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US cancer death rates fall

15th October 2007

Effective screening programmes and early detection have played a key part in falling death rates among cancer patients in the United States.

cervical cancer

Cancer death rates in the US fell by more than 2% from 2002 to 2004, with important declines measured in deaths from breast and colon cancer among women, and in lung, prostate and colorectal cancers among men.

A rise persisted in lung cancer deaths among women, although it was slowing, according to a study conducted by the National Cancer Institute, the US Centers for Disease Control and Prevention (CDC), the American Cancer Society and the North American Association of Central Cancer Registries.

CDC director Julie Gerberding said the decline in cancer death rates was 'significant'.

She said it demonstrated important progress in the fight against cancer through effective tobacco control, screening, early detection and appropriate treatment.

The two-year decline was almost twice the decline (1.1%) measured over the period 1993 to 2002.

John Seffrin, executive officer of the American Cancer Society said the gains made could be even greater if everyone in the country had access to essetial health care, including primary care and prevention services.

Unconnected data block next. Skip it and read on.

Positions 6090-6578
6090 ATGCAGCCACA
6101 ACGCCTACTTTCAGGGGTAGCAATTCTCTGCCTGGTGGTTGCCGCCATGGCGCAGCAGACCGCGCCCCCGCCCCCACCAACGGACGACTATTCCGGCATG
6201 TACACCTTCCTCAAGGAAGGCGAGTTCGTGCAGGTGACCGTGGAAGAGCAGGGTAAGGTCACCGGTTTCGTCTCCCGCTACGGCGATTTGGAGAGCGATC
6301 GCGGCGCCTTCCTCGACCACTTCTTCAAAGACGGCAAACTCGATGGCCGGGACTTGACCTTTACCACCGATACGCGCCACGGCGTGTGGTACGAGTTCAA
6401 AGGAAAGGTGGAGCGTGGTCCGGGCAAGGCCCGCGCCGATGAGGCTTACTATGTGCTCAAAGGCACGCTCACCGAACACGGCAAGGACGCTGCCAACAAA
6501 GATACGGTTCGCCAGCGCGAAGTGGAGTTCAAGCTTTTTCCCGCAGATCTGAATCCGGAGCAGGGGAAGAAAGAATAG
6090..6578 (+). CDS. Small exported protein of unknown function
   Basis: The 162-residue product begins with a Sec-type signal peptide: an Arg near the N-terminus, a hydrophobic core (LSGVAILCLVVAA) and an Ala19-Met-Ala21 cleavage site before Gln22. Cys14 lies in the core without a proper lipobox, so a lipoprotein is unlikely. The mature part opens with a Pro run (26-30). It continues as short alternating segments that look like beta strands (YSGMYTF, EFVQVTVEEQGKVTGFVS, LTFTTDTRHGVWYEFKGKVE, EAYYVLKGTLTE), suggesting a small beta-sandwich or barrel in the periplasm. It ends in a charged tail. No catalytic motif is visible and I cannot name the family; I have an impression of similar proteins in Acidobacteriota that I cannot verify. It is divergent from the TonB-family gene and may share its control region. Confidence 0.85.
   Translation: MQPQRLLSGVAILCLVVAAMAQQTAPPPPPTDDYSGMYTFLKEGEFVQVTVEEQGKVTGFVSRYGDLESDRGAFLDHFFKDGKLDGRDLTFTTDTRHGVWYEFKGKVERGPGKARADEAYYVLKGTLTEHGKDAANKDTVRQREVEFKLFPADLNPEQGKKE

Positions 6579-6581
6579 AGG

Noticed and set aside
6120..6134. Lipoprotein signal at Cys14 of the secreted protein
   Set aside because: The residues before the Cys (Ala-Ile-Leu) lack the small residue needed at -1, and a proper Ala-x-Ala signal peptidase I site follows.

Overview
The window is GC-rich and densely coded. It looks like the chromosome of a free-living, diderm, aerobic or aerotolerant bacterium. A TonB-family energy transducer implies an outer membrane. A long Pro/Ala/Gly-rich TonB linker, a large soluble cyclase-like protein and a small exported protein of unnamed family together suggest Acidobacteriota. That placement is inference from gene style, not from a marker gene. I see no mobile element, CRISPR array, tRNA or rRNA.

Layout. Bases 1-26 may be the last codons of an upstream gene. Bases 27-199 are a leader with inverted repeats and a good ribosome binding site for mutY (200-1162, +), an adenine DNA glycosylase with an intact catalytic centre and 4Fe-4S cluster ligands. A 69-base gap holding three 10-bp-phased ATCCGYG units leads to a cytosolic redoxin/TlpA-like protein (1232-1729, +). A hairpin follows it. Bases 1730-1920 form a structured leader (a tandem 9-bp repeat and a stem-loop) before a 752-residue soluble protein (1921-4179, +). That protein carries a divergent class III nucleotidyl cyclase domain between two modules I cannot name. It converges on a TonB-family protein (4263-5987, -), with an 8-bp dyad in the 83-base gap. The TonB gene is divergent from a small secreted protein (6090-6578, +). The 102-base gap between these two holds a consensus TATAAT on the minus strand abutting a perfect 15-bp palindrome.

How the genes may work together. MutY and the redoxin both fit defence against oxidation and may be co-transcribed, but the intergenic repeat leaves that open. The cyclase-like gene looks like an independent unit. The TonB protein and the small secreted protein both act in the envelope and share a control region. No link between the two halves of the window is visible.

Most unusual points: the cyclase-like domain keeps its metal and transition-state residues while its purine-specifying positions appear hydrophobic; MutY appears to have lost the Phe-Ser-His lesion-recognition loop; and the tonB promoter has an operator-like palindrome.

However, he said the evidence showed a turning of the tide in the fight against cancer.

The American Cancer Society estimates that around 1.4 million Americans will be diagnosed with cancer this year, and that 560,000 will die of it.

The report found the incidence of female breast cancer dropped substantially from 2001 to 2004, and could possibly be attributed to the declining use of hormone replacement therapy but also to a decline in screening mammography, suggesting that many women had cancers that were going undetected.

Colorectal cancer incidence rates decreased by more than 2% per year for men and women, probably due to prevention through the removal of precancerous polyps during colonoscopies, the report said.

Drops in the lung cancer rate could be directly linked to reduced tobacco use, although smoking rates were still on the rise among women.

But experts called for renewed funding for cancer research, which had declined in real terms by 12% since 2004.

The American Society of Clinical Oncology has asked for a nearly 7% increase in the National Institutes of Health budget.

 

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